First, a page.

Today, I’m reviewing a fun educational game my kids have been able to use called Mayan Mysteries from Dig-It Games. We reviewed the online version, but there is also an iPad app available. The online program is available for $21.99 for a year’s subscription, with classroom licenses available for those studying in a traditional school setting.
The game teaches an impressive amount of content about archaeology and the Mayan culture using a fun game format. There are several games within the game, as students learn information about aspects of Mayan culture: worship, traditions, the calendar, the math system, writing, gender roles, and daily life. There are mapping activities, decoding games using the Mayan language and calendar, opportunities to identify and “collect” artifacts on simulated archaeological digs, and hidden object games, just to name a few of the activities. The whole experience is couched in a mystery story, so along the way, students are also engaged in collecting clues to help solve the mystery of the whereabouts of the notorious artifact thief, Ladrone.
After the first couple of scenes which use a comic book format, along the way, students learn from other kids who are on an archaelogical dig, and from the Mayan people they encounter as they travel back in time. When they arrive at a new “site” as marked on the map, they encounter a group of people they must interact with in order to find out more information. Clicking on some of the people introduces one of the games. Clicking on others displays some information to be learned, after which there is a quiz, which must be answered correctly or the player risks being raided by looters. Students are motivated to complete the quizzes because it is the only way to advance through the game and solve the mystery.
What do you think you had to be to have jade in your teeth?
- A priest
We have two minor complaints with our experience with this program. First, I think for us, it might have been better to access the program as an iPad app. Our sometimes slower internet speed meant we were staring at the “loading” screen quite a bit.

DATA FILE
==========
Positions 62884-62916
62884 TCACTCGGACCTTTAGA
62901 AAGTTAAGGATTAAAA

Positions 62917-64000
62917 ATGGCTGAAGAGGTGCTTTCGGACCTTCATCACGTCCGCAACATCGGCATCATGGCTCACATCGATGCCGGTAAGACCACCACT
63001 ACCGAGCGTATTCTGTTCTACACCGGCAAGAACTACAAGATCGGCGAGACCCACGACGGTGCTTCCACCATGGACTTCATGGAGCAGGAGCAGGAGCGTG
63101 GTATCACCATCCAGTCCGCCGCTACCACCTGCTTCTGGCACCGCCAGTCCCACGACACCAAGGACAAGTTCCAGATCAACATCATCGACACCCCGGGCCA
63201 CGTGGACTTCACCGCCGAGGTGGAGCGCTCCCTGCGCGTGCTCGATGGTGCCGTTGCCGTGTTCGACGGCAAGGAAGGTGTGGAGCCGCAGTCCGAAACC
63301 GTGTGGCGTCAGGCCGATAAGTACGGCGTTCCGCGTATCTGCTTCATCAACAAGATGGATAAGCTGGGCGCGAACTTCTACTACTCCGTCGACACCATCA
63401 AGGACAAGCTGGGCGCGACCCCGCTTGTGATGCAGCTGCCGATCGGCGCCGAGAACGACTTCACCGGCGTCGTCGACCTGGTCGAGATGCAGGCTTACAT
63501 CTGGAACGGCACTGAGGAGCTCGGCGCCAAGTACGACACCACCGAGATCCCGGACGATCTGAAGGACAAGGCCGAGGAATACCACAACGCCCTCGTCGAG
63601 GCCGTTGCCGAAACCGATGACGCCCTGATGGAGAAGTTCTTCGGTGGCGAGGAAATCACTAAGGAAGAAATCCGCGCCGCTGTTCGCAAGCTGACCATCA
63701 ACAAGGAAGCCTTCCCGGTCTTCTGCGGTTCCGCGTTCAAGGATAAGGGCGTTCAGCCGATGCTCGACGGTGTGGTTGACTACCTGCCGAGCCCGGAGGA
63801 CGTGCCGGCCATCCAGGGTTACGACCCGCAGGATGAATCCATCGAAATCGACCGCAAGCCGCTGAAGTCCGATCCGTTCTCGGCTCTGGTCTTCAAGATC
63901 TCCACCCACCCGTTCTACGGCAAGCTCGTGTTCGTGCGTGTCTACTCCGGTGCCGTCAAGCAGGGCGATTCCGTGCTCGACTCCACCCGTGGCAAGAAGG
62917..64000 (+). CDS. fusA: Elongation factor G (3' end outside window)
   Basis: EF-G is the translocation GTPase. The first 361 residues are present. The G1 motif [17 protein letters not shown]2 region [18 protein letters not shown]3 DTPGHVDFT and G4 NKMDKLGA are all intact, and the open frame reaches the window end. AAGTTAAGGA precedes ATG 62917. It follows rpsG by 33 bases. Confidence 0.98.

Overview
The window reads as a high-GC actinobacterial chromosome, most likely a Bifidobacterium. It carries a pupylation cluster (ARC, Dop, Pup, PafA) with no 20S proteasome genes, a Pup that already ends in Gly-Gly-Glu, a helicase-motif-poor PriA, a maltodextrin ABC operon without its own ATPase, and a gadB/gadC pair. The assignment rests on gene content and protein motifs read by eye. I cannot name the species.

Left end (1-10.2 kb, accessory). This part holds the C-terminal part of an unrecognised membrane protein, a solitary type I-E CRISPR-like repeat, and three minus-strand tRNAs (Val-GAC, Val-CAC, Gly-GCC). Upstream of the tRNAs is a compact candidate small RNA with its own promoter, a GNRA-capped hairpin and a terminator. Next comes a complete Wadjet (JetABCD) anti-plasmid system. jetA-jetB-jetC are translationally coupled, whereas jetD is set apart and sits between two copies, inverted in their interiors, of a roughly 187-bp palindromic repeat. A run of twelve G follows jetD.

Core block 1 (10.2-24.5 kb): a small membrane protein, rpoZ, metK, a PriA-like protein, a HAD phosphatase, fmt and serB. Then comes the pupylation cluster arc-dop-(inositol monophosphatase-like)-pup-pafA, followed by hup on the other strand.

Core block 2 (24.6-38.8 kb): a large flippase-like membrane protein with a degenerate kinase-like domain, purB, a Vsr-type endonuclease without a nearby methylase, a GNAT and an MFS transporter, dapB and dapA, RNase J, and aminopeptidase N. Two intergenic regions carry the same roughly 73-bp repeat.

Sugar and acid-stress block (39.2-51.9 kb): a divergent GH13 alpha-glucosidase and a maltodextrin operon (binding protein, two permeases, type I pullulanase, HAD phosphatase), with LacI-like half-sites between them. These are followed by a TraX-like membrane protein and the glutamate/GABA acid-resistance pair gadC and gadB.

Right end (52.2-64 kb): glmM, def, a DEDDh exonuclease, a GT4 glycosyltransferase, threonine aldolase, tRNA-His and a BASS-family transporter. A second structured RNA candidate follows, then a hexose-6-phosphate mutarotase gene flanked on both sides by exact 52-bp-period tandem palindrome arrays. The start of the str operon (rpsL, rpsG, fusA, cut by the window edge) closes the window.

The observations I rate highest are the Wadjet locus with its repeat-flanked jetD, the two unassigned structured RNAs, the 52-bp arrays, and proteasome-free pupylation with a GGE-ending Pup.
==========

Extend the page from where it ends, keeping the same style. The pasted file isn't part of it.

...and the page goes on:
Second, my kids really objected to the introduction of the “spirit guides” who were introduced after the initial sections. These “spirit guides” presented themselves to the children in the game in the form of animals who were spirits and who had lived as people in previous lives. They had special powers and would take the children back in time so they could experience the Mayan world for themselves. Our kids have been sensitized to the introduction of these beliefs by some of the excellent materials we’ve covered in worldview studies, and it really affected their impression of the program as a whole After the session in which the spirit guides were introduced, I had to talk them into participating in the game once again.
With some parental guidance, however, I feel the program is worthy of consideration. During the time that we all worked on the game together, there was no reference to the spirit guides, except for the fact that the animal guide was in the picture as one of the characters we could click on and interact with for additional information. The guide then presented some of the story of his past life as a Mayan king.
Overall, the game was a lot of fun, and presents a lot of valuable and interesting information about Mayan culture and provides an excellent learning medium–perfect for us as we begin a focus on Ancient History in the upcoming school year. We may have to check out their program about the Ancient Romans!
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